Long before everyone had a smartphone or two, the implementation of a telephone was much stranger than today. Most telephones had real, physical buttons. Even more bizarrely, these phones were connected to other phones through physical wires. Weird, right? These were called “landlines”, a technology that shuffled off this mortal coil three or four years ago.
It gets even more bizarre. some phones were wireless — just like your smartphone — but they couldn’t get a signal more than a few hundred feet away from your house for some reason. These were ‘cordless telephones’. [Corrosive] has been working on deconstructing the security behind these cordless phones for a few years now and found these cordless phones aren’t secure at all.
The phone in question for this exploit is a standard 5.8 GHz cordless phone from Vtech. Conventional wisdom says these phones are reasonably secure — at least more so than the cordless phones from the 80s and 90s — because very few people have a duplex microwave transceiver sitting around. The HackRF is just that, and it only costs $300. This was bound to happen eventually.
This is really just an exploration of the radio system inside these cordless phones. After taking a HackRF to a cordless phone, [Corrosive] found the phone technically didn’t operate in the 5.8 GHz band. Control signals, such as pairing a handset to a base station, happened at 900 MHz. Here, a simple replay attack is enough to get the handset to ring. It gets worse: simply by looking at the 5.8 GHz band with a HackRF, [Corrosive] found an FM-modulated voice channel when the handset was on. That’s right: this phone transmits your voice without any encryption whatsoever.
This isn’t the first time [Corrosive] found a complete lack of security in cordless phones. A while ago, he was exploring the DECT 6.0 standard, a European cordless phone standard for PBX and VOIP. There was no security here, either. It would be chilling if landlines existed anymore.
A standard early electronics project or kit has for many years been the construction of a small broadcast transmitter with enough power to reach the immediate area, but no further. These days that will almost certainly mean an FM broadcast band transmitter, but in earlier decades it might also have been for the AM broadcast band instead.
The construction of a small AM transmitter presents some interesting problems for an electronic designer. It is extremely easy to make an AM transmitter with a single transistor or tube, but it is rather more difficult to make a good one. The modulation has to be linear across the whole amplitude range, and its effect must not pull the frequency of the oscillator and cause FM distortion.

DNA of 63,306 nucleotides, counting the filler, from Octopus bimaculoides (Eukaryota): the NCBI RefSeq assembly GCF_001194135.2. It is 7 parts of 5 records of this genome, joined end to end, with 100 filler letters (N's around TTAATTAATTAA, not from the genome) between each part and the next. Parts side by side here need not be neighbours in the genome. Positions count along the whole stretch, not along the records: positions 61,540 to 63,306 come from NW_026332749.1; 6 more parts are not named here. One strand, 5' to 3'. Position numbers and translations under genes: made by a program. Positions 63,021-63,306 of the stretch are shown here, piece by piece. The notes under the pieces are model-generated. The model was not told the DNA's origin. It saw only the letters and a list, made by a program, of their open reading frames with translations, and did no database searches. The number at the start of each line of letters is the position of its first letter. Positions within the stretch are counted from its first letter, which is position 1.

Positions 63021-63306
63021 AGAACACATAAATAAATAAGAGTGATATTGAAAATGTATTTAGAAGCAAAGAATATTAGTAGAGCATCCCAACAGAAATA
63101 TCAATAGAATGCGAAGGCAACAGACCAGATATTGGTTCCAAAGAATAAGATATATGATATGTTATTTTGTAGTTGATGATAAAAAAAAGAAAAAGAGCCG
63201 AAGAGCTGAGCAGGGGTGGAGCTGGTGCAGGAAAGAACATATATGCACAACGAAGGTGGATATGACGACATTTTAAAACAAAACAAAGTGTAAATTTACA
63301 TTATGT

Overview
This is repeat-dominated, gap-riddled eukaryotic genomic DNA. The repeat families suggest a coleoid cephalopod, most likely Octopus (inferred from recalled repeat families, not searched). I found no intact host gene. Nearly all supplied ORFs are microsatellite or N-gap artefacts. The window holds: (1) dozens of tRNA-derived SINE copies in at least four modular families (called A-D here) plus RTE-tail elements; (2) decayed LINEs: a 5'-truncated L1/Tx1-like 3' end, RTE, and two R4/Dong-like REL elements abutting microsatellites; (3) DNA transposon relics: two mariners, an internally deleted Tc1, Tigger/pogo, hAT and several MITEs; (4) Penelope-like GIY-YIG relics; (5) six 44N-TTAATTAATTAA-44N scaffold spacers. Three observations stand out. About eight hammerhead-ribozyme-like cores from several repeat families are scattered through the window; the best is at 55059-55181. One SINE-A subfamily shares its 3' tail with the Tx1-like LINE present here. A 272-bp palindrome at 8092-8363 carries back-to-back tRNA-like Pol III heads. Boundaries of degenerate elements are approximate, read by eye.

It’s a task [Joe Sousa] has tackled, with his one tube AM transmitter in a Campbell’s soup can. His write-up of the transmitter contains a full description of the problems he faced, and how his design overcomes them. His oscillator is a cathode follower, with the tube biased in class A mode to ensure as undistorted a sine wave oscillation as possible. Modulation is provided through the suppressor grid of the pentode tube he’s using.
The completed transmitter is mounted inside the iconic soup can, with the mains transformer mounted on a removable bottom plate. There is a provision for both loop and wire antennas to be connected.
It is probable that this transmitter falls under the so-called “Part 15” rules for unlicenced low-power broadcasting in the USA, however it should be borne in mind that not every territory has this provision. If you build this transmitter, make sure you’re not going to attract the interest of your local equivalent of the FCC.
This article should have whetted your appetite for tiny broadcast transmitters. How about comparing the one here with a full-sized model?
For those of us whose interests lie in radio, encountering our first software defined radio must have universally seemed like a miracle. Here is a surprisingly simple device, essentially a clever mixer and a set of analogue-to-digital or digital-to-analogue converters, that can import all the complex and tricky-to-set-up parts of a traditional radio to a computer, in which all signal procession can be done using software.
When your curiosity gets the better of you and you start to peer into the workings of a software defined radio though, you encounter something you won’t have seen before in a traditional radio. There are two mixers fed by a two local oscillators on the same frequency but with a 90 degree phase shift, and in a receiver the resulting mixer products are fed into two separate ADCs. You encounter the letters I and Q in relation to these two signal paths, and wonder what on earth all that means.
For a Hackaday Prize entry, [TegwynTwmffat] is building a cell phone signal repeater. This sort of device is commercially available, but the options are either expensive or, as with some units available for $30 on DealExtreme, obviously noncompliant with RF regulations. This project intends to create a cost-effective, hackable device that works properly and conforms to the right regulations.